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F.D. Maurice - Click To Enlarge

F.D. Maurice
(My complete GMD bio/commentary is here).
Bibliography

 

 

F.D. Maurice made the acquaintance of George MacDonald in 1858 and they became quick friends until Maurice's death in 1872. Maurice, an Anglican clergyman, was nearly twenty years older than MacDonald and may be seen as somewhat of a spiritual father to him. MacDonald found a sure kinship with the elder minister, both of them taking a stance against certain Anglican or Calvinist  doctrines such as predestination, or eternal punishment, and each of them holding a firm belief that God would allow no man to live forever outside his love. Many fellow clergymen looked askance at them however, believing these concepts to be heterodox, even though Maurice had always been careful to give quotations from the holy scriptures to back his theological concepts. His stance on these doctrines however, would eventually become the grounds for his dismissal from King's College in 1853, where he had held the chair in Divinity, and was also professor of English history and literature for well over a decade.

Maurice had many supporters who sympathized with him doctrinally, and upon his release from King's College, he easily retained his position as Royal Chaplain at Lincoln's Inn, the same position held by John Donne two centuries earlier. Since Maurice had trained in law at Trinity Hall earlier in life, he was ideal for this role at the famous barrister's association.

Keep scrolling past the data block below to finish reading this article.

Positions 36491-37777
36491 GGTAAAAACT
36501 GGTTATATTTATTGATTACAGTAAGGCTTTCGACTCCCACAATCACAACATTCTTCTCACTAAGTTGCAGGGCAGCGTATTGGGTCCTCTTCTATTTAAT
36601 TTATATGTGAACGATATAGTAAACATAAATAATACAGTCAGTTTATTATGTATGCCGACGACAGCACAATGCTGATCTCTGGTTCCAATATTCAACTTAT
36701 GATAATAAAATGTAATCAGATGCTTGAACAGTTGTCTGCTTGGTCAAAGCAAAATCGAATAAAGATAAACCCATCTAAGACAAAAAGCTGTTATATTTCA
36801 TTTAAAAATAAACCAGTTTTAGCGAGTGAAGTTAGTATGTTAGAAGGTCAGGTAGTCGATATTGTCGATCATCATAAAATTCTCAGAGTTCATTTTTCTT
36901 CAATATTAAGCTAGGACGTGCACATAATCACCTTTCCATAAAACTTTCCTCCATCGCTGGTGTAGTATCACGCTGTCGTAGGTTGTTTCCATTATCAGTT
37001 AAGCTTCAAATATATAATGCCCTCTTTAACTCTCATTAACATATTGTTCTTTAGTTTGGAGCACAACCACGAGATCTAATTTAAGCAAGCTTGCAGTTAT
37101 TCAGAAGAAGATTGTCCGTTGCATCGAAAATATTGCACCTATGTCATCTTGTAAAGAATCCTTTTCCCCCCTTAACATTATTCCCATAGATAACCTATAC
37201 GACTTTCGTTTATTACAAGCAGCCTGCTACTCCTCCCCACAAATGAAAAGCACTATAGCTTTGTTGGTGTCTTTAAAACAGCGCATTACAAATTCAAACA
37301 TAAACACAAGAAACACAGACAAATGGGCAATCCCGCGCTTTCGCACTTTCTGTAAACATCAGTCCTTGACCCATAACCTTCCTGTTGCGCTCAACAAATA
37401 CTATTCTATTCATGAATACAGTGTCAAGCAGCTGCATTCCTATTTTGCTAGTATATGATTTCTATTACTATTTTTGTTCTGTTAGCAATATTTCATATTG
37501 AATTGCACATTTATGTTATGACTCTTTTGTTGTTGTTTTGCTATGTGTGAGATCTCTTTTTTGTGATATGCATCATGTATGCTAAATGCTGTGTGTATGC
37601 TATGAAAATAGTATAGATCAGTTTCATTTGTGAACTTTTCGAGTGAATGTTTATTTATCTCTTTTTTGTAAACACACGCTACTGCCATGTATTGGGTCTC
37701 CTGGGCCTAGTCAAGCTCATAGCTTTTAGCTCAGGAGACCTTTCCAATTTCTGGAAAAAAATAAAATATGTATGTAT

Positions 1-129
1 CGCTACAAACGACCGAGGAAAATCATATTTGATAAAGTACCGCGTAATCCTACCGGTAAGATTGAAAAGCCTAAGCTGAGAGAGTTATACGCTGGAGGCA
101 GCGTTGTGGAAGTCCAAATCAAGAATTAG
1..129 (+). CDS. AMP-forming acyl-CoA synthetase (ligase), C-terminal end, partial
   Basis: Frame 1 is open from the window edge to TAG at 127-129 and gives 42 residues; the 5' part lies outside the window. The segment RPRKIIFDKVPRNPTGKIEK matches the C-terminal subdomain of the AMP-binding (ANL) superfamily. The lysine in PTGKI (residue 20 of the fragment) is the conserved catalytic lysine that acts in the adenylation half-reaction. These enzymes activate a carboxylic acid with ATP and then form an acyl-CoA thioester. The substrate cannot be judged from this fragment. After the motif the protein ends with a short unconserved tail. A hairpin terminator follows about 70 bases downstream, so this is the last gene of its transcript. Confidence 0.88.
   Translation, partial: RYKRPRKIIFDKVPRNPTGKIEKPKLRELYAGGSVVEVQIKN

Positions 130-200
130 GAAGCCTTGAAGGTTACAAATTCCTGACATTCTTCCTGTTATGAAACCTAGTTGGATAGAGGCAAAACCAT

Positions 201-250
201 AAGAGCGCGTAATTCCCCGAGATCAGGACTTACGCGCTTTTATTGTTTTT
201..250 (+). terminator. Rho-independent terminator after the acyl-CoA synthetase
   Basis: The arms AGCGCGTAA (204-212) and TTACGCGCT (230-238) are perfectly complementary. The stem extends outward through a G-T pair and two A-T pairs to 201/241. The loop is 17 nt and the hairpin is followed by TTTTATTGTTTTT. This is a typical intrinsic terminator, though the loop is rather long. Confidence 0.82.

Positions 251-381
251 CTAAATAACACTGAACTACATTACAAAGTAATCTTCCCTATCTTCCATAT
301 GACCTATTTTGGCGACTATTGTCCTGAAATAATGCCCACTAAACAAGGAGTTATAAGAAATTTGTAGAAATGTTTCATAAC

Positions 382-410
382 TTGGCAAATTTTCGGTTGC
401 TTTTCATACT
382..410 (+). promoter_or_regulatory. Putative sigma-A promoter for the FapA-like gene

Maurice had previously established the Queen's College for Women in 1848. Shortly after leaving King's College, Maurice would also go on to form the Working Man's College in London in 1854, a school for the underprivileged that Charles Williams would later attend beginning in 1904. Maurice would also, in 1866, become the Senior Professor of Moral Philosophy at Cambridge, a chair he would hold until his death.

F.D. Maurice authored several books almost entirely dedicated to theology and church based social reform. He was a soft hearted man with a great sympathy for the poor. He believed a government based upon church principles would help to alleviate the suffering of the impoverished, and thus he coined the phrase--Christian Socialism. George MacDonald would disagree with him on this attempt at a social reform very nearly based on Theocracy, not because he was in disagreement over the need to help the poor, but because he had little faith in mankind's willingness to unite behind church politics.

Maurice wrote a lengthy letter in 1853 to Rev. Dr. Jelf at King's College laying out his defense against: "The Word 'Eternal' and the Punishment of the Wicked", something which probably had a large and looming influence upon George MacDonald as can be read in MacDonald's own stance against eternal punishment in his Unspoken Sermons, Volume 3. The largest extent of his argument can be read in the full biography section of this website in the chapter titled: "The Un-Fundamentalist".

 

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